Brothers row in the name of love
Turning tragedy into triumph takes many different shapes and forms.
For British brothers Greg Bailey, 28, and Jude Massey, 19, the journey to do just that meant spending two gruelling months at sea, rowing 3 000 miles across the Atlantic Ocean in a 21-foot-long boat.
It was a feat their dearly loved father Peter Massey, a fisherman and windsurfer in his younger years, would have been proud of had he not lost a lengthy battle with skin cancer in August 2015.
That tragedy, as tough as it was for the siblings, set into motion a chain of events which culminating with the “Ocean Brothers” successfully setting out from Gran Canaria in the Canary Islands on January 18, and reaching Barbados last Tuesday to raise £100 000 (about BDS$273 000) for skin cancer research.
The brothers, along with their mother Alex Massey, spoke to the DAILY NATION at Turtle Beach Resort, Christ Church, days after arriving at Port St Charles Marina in St Peter, to recount their harrowing 53-day voyage.
“The journey was an absolutely epic journey – a journey of adventure, a journey of brotherhood and most of all, a test of adversity and character,” Greg said as he sat in the hotel’s Asiago’s restaurant.
“This was no ordinary ocean row because we pretty much had everything go wrong,” he added.
In the very first week, the pair, from Hampshire, England, lost their solar-powered automatic water-maker which would produce ten gallons a day.
As a result, they had to spend five hours a day, in between rowing, hand-pumping drinking water, drop by drop.
As if that was not enough, their boat, affectionately named Pete after their father, suffered a leak in its main cabin early in the journey.
Water from the high seas breached the ship’s barrier through this hole, dousing their GPS equipment and causing it to malfunction.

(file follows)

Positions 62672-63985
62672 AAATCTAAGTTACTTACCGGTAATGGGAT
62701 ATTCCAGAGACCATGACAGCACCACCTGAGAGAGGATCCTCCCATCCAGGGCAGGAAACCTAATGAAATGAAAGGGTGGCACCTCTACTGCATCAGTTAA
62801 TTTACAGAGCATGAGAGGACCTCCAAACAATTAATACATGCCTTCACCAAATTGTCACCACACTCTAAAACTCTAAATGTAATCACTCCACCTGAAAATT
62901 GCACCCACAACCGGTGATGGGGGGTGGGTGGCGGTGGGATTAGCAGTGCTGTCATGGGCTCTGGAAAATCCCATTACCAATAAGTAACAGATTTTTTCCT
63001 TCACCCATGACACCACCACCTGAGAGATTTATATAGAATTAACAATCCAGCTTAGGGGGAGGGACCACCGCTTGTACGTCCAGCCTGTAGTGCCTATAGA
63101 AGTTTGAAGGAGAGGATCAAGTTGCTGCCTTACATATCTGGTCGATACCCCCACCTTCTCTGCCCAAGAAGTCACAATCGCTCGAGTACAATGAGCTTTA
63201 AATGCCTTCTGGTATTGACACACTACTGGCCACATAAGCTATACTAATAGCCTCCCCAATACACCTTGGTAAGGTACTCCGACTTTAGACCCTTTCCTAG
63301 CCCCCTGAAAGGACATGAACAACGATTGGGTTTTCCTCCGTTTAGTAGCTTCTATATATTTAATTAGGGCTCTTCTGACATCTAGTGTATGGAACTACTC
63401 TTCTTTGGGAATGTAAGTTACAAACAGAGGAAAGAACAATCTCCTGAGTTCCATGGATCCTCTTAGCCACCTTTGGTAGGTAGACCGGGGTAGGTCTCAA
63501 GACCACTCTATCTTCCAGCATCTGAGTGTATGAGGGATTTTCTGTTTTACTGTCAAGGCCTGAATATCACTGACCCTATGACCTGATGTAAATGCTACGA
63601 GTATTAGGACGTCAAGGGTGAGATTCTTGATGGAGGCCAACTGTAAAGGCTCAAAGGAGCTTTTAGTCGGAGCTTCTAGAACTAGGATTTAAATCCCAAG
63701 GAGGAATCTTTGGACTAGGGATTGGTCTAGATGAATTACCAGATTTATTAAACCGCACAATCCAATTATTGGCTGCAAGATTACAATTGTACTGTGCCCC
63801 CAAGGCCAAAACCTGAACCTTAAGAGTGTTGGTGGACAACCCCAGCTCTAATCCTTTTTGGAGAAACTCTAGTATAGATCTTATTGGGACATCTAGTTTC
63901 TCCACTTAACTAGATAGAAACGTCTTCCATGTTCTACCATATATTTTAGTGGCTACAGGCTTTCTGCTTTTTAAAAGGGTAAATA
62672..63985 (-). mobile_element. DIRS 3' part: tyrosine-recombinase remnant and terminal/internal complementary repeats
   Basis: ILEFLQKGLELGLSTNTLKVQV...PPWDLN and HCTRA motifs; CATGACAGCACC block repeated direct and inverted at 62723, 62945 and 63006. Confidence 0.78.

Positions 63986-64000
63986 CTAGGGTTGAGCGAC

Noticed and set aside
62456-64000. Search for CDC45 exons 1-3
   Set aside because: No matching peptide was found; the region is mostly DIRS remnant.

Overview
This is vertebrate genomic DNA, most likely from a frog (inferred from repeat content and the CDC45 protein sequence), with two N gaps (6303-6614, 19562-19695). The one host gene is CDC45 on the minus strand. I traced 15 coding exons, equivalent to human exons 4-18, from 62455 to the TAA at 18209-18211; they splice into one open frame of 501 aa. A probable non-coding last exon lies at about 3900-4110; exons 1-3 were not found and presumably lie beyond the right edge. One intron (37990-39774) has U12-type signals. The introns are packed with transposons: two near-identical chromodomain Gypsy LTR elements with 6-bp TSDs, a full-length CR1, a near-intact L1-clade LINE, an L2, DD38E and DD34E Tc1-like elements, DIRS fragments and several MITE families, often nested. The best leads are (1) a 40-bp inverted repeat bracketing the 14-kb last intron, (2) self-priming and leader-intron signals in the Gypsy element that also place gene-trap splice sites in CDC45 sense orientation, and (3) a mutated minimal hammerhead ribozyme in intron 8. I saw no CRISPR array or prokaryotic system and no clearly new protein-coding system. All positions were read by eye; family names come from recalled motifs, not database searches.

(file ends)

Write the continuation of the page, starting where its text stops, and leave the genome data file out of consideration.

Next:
Another mishap came when Greg suffered a rotator cuff injury, which had to be treated with painkillers, and at times, shots of rum.
Add the tremendous strain placed on their buttocks by sitting for hours and hours on end as they tried to reach land.
What was even more amazing was the fact the brothers had never rowed before. Not that that would deter them from carrying out their plan to honour their father.
Not even their mother’s concerns and attempts to stop their trip could hold back the “Ocean Brothers”.
With Jude being 16 at the time, the idea to row on the high seas was first crafted, but Alex said she immediately ruled out the plan.
However, once the realisation hit home that her younger son would be 18 come the start of the voyage, she slowly began to accept its inevitability.
“I heard the idea and I thought, ‘That’s not going to happen, obviously. And then it started to pick up pace and I started to feel a bit alarmed that it actually may happen,” she added.
“As the boys explained, I just rang around everyone I knew and asked them not to give the boys any money. I didn’t tell them, but I worked out that when they left, Jude would be 18.
“So I didn’t really have any say in the matter because he was an adult, so I kind of became resigned to the fact they were going to be rowing the Atlantic.”
As she sat, smiling between her two sons in Barbados, Alex said she was in awe and could only describe their feat “incredible”.
Meanwhile, the brothers said it “a real pleasure” to be on the island.
“There were a number of Caribbean islands to come to,” Greg said. “Just from friends who visited the Caribbean, everyone in the UK said, ‘You gotta go/come to Barbados. The people there are so friendly, you got great surfing and watersports, the food is lovely and from a logistical point of view, it’s the most easterly island so it’s the easiest to get to when you row across.
“It’s just a real pleasure to be here and we’re so grateful. We would encourage anyone who would like to visit Barbados to come here for sure. It’s beautiful,” he added.
Both Greg and Jude left last Thursday afternoon.
And having raised £84 000 of their £100 000 goal, the pair said they would continue efforts to reach their target once they returned home.
And having conquered the Atlantic Ocean, Greg said he had his sights firmly set on the Indian and Pacific Oceans for the next adventures.
But he might may have to go it alone. Jude was happy to make the just-completed trip his maiden and final voyage.
Regardless of their future plans, the brothers undoubtedly have made a big impression with their charitable cause.
Their rowing trip has attracted attention from numerous media outlets, brought in sponsorship from several skin care companies, seen dozens of companies partner with them and received donations from nearly 1 000 supporters.
But most importantly, all through of their trials, Greg and Jude have made good by turning a painful loss into a tremendous success. (AD)